Retrospective 1940 – 1949
The fourth in a series of quick peeks into the world of commercial vehicles through the lens of Commercial Carrier Journal
Keep ’em rolling
Trucks played a critical role to the Allied advance during World War II. As troops rapidly consumed ammunition and supplies, trucks were instrumental in resupplying soldiers from ports and railheads to the front lines.
With much of the nation’s trucking-related supplies and materials being shipped to the warfront, motor carriers at home were faced with unprecedented shortages on gasoline, parts and operating supplies, equipment, manpower and – perhaps most notably – tires. Tire availability was so low that proper alignment and inflation were paramount. An article in the March 1943 issue of CCJ even espoused the practice of inflating or deflating tires based on the weight of individual loads. By January 1944, the industry faced a tire shortage of 1.5 million tires as the U.S. Army consumed 88 percent of the output of large tires.
For carriers not involved in the war effort, the ability to maintain vehicles was vital to their existence. Hertz was featured in an article for its extensive preventive maintenance program to keep its fleet running. United Parcel Service had a reputation for its ability to salvage parts prior to the shortage, but its use of arc welding for cracked transmission covers, snapped manifolds and other maintenance issues earned UPS a new acronym: Unlimited Parts Salvage.
At the war’s halfway mark, frustrations in the trucking industry began to boil over. After enduring 18 months of disappointment and sacrifice, the American Trucking Associations lashed out at the Office of Defense Transportation for – as CCJ put it – its “Gestapo-like regulation by secret measures and the arbitrary actions of individuals.”
In 1944, the trucking industry’s voice was heard. Under a new truck program from the War Production Board, the civilian truck industry would receive a much-needed infusion of vehicles as the U.S. Army recognized the need for civilian production to aid maintaining an efficient military establishment in the United States.
Through it all, the trucking industry kept moving freight in record volume. As the war wound down in 1945, carriers breathed a collective sigh of relief knowing the worst was behind them. “1944 has been a year of triumph for thousands of motor carriers … who stuck it out in the face of odds which at times appeared overwhelming,” said ATA President Ted V. Rodgers.
On Jan. 1, 1943, seven large Northeastern and Southeastern fleets merged to become Associated Transport, creating the largest for-hire carrier in the industry. The merger received the blessing of the Interstate Commerce Commission, who a year earlier had shot down a much larger merger that involved 30 companies for fear of creating a trucking monopoly.
The newly formed Associated Transport had revenues of roughly $30 million and hauled an average of 400 million pounds of freight and logged 6 million miles a month. It operated 89 terminals and employed 5,742 people.
Following in the footsteps of another industry giant, Consolidated Freightways, Associated Transport built its own tractors. While CF’s tractors evolved into what is now Freightliner, Associated Transport ceased tractor production, and the carrier eventually went out of business as a result of poor management.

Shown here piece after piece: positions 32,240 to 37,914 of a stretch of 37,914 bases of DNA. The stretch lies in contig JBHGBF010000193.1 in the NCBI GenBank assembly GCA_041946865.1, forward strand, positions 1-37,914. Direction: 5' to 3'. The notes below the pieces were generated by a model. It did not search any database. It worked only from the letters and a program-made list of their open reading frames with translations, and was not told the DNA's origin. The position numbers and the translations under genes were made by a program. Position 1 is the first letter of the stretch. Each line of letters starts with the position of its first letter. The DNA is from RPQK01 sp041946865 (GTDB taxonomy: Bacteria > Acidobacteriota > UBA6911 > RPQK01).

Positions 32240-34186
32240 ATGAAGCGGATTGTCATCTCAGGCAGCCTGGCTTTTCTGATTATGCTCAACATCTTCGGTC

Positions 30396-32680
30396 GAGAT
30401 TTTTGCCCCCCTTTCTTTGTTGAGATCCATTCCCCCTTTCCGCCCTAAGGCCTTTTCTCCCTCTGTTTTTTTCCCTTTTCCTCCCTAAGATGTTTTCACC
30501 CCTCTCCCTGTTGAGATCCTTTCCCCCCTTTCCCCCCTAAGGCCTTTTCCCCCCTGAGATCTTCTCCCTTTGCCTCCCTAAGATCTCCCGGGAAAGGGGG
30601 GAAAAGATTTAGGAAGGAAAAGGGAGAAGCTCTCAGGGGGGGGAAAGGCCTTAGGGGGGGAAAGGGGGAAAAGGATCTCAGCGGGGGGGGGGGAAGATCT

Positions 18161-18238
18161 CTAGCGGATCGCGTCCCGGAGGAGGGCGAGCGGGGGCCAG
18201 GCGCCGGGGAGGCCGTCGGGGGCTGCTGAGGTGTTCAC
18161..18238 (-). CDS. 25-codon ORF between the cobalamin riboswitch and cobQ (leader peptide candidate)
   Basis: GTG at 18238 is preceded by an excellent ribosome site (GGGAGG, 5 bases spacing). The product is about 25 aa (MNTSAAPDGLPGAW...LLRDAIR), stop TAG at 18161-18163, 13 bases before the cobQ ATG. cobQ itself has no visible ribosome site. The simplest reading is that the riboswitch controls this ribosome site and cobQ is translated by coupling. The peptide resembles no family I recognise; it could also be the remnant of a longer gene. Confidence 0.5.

Back the attack:
Advertising in the war years
During the first three years of World War II, advertiser messages revolved around thanking customers for the sacrifice they were making in order for OEMs and industry suppliers to fuel the war effort. Other ads touted their parts being used in landing boats, aircraft, jeeps and tanks. By the end of the war, many advertisements were encouraging readers to purchase war bonds in order to keep production levels up.
Trucking goes Hollywood
In 1941, “Singing Wheels” debuted, a 24-minute production that highlighted the importance of trucking in Americans’ daily lives and begged the question, “What would life be like without trucks?” The film was sponsored by the Motor Truck Committee of the Automobile Manufacturers Association.
Breaking gender barriers
With the exodus of drivers and shop workers to the warfront and production plants, carriers began to consider hiring women drivers to fill the void. According to an August 1942 article of CCJ highlighting the Red Cross’ use of women drivers, “women are proving that they can be just as much at home in a truck … as in the kitchen.” The article went on to say that the agency’s effort “gave ladies a chance to prove that they can take it – and dish it out – in the hitherto exclusively manly field of truck driving.”
The thousands of women in the Red Cross Motor Corps were unpaid volunteers and were required to complete a first aid course and learn the routine of canteen work, as well as carry a driving license and complete a 30-hour road course.
In 1943, the female work force was recognized as a valuable asset by large fleets such as United Parcel Service, Pacific Motor Trucking and Railway Express. The companies hired women not only to replace male drivers, but also as washers, mechanics and loaders. “We like our women drivers better than our men drivers,” said a fleet manager for 7-Up Bottling Co. in the December 1943 issue of CCJ.
In May 1944, it was reported that 57,800 women were employed in the for-hire trucking industry. n
Visit www.CCJ100.com for an in-depth timeline detailing news and events in the trucking industry from this decade and share your company’s history.